In and outside the combat zone: The Regimental Museums Project (2)

Visualising China blog - 14/11/2018

Dr Andrew Hillier completes his introduction to The Regimental Museums Project by discussing some of the more nuanced aspects of military photography and the importance of regimental archives.

Aside from Felix Beato’s photographs of the Second Opium War, referred to in the first blog, and similarly brutal images surrounding the Boxer Uprising, photographs could often bring out the more complex aspects of Britain’s presence in China, for example, the fact that the 1st Chinese Regiment comprised, as rank and file, mainly Chinese subjects, who were required to fight against their fellow countrymen, under the command of British officers. [1]

New recruits to the 1st Chinese Regiment learn drill, 1900. Courtesy of the National Army Museum, NAM. 1983-05-42-4. From an album of 52 photographs taken and compiled by Captain C.D. Bruce (West Riding Regiment), acting Major (1st Battalion Chinese Regiment). © National Army Museum.

Photographs also show how, outside the combat zone, the military could also be engaged on a range of civilian tasks, albeit these would generally have an underlying strategic purpose. The Royal Engineers, for example, in the aftermath of the Uprising, took part in an extensive programme, rebuilding the infrastructure destroyed during the conflict, including bridges, railways and railway stations and, for a time, running the railway between Peking and Shan-hai-kwan (Shanhaiguan).) Whilst this was to ensure troops could be speedily deployed, it was also to protect the interests of British bondholders in the Tianjin-Mukden railway.

This improvised locomotive was the product of the Royal Engineers No 4. Company of the Bengal Sappers and Miners, under Captain H.R. Stockley. The engine, named ‘Grasshopper’, had been cobbled together under the supervision of Sergeant A. Tinkham, who was engaged in the reconstruction of Boxer-destroyed railway tracks in and around Fengtai, Peking (Beijing) in 1900. HPC ref NA06-16: a photograph from an album (WO 28/302. China. Boxer Rebellion) in The National Archives. Crown copyright image reproduced by permission of The National Archives, London, England.

Later, as Britain sought to reduce its imperial role and civil war in China intensified in the 1920s, , so government policy wavered between maintaining neutrality and using military force if that was seen as necessary to protect British interests.

Shanghai Volunteer Corps at a street barricade. HPC ref AL-s12. Comprising a multi-national militia under the control of British soldiers, the SVC, which was mobilised, for this emergency, in September 1924, included a Chinese company.

Scots Guards & Shanghai Scottish Pipers, HPC ref AL-s04. The Scots Guards arrived in Shanghai on 2 July 1928 and were based there until 20 January 1929 as part of the British Shanghai Defence Force which was despatched in late 1926 when the National Revolutionary Army of the Guomindang occupied central China during the Nationalist revolution.[2] Note the Chinese on-lookers for whom this was not only a routine ceremonial but, in the highly-charged circumstances of the time, a powerful demonstration of British military capacity.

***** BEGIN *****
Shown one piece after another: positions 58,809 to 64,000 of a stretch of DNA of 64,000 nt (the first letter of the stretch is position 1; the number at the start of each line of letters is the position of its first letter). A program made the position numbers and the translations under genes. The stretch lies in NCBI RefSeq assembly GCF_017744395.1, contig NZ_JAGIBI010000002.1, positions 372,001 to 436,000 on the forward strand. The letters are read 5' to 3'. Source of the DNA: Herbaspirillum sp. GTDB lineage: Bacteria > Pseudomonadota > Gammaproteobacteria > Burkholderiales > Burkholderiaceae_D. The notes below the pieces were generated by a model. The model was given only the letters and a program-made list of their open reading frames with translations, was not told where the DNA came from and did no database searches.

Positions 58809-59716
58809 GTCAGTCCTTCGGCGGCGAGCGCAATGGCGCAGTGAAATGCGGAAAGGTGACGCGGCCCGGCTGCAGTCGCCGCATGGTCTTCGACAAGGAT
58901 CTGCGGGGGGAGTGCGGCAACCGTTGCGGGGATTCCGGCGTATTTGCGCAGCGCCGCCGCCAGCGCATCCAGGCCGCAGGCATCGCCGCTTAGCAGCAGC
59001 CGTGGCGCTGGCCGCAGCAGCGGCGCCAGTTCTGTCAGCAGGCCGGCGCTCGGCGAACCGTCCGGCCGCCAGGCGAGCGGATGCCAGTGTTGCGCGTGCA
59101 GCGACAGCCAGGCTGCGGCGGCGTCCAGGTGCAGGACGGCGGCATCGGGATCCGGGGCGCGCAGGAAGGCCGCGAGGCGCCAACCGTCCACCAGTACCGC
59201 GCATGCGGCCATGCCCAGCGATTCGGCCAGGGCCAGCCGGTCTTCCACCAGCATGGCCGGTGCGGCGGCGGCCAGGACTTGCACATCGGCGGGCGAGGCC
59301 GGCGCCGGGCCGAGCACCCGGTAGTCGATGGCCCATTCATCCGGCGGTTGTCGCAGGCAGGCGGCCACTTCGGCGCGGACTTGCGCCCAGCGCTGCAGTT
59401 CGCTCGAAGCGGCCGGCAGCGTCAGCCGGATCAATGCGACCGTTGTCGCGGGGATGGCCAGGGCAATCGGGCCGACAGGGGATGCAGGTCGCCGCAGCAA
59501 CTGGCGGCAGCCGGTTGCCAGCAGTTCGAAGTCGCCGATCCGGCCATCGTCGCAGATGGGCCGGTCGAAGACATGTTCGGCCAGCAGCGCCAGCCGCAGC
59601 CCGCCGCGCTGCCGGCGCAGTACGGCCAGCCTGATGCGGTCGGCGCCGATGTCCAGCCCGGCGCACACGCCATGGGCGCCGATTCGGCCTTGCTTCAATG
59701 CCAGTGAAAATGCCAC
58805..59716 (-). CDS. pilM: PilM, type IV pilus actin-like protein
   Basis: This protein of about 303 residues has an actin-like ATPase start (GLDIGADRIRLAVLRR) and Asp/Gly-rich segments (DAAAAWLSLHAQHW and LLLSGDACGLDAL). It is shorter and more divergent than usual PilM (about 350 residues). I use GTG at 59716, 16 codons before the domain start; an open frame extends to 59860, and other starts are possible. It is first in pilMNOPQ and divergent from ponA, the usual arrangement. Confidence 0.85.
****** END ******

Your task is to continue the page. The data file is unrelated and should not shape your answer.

If these images depict the military presence on a public level, many collections also bring out a more personal aspect of regimental life – both the soldier’s daily routines and also his interaction with the local people and his surroundings.

Acrobatic display by Somerset Light Infantry soldiers, c. 1913. HPC ref JC-s056. The sort of photograph that soldiers will have sent in letters home.

Whilst the camera’s ‘imperial gaze’ was not always welcome for those being photographed, many images reflect a lively curiosityt and show how photographs could articulate a new form of cultural understanding.  Enclosed in letters home, they would also be a way of maintaining contact with family and friends as well as importing the experiences into the regimental record.

Photographs thus form a particularly important part of regimental archives, reflecting, as they do, not only the history of the regiment but also the careers of individual soldiers serving far from home. Similar material can also be found in public collections such as the British Library, the National Archives, the National Army Museum and the Royal Geographical Society. However, whilst those archives are secure, the future of regimental archives is more uncertain, not least because many regiments have been disbanded or merged and are having difficulty finding an identity in post-imperial and post-Cold War Britain. Whilst some collections are housed in buildings which form part of the regimental history, others are struggling to find a home or have already become incorporated in the local county archives and thus, although in safe hands, have lost that important local connection.

The former barracks of the King’s Own Scottish Borderers, Berwick-upon-Tweed. Managed by English Heritage, the buildings house an excellent military museum and the regiment’s archives, which include an important collection of photographs recording its assignment in China (mainly, Shamian, Canton (Guangzhou)) in the late 1920s. Photograph by Andrew Hillier, 2018.